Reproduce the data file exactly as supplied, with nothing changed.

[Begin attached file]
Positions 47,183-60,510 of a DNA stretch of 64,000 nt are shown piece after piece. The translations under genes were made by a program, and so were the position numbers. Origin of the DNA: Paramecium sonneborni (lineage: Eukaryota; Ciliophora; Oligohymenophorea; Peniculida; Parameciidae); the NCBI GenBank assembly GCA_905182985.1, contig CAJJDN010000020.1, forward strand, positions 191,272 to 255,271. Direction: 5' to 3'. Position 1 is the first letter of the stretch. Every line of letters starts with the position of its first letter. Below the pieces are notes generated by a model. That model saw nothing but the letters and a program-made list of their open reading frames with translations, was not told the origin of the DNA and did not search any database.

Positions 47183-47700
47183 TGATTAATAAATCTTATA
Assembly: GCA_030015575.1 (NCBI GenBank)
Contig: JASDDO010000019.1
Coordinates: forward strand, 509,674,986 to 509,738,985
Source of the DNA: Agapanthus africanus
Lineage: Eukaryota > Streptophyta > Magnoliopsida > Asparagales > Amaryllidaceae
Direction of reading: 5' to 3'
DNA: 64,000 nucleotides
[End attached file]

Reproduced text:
Positions 47,183-60,510 of a DNA stretch of 64,000 nt are shown piece after piece. The translations under genes were made by a program, and so were the position numbers. Origin of the DNA: Paramecium sonneborni (lineage: Eukaryota; Ciliophora; Oligohymenophorea; Peniculida; Parameciidae); the NCBI GenBank assembly GCA_905182985.1, contig CAJJDN010000020.1, forward strand, positions 191,272 to 255,271. Direction: 5' to 3'. Position 1 is the first letter of the stretch. Every line of letters starts with the position of its first letter. Below the pieces are notes generated by a model. That model saw nothing but the letters and a program-made list of their open reading frames with translations, was not told the origin of the DNA and did not search any database.

Positions 47183-47700
47183 TGATTAATAAATCTTATA
Assembly: GCA_030015575.1 (NCBI GenBank)
Contig: JASDDO010000019.1
Coordinates: forward strand, 509,674,986 to 509,738,985
Source of the DNA: Agapanthus africanus
Lineage: Eukaryota > Streptophyta > Magnoliopsida > Asparagales > Amaryllidaceae
Direction of reading: 5' to 3'
DNA: 64,000 nucleotides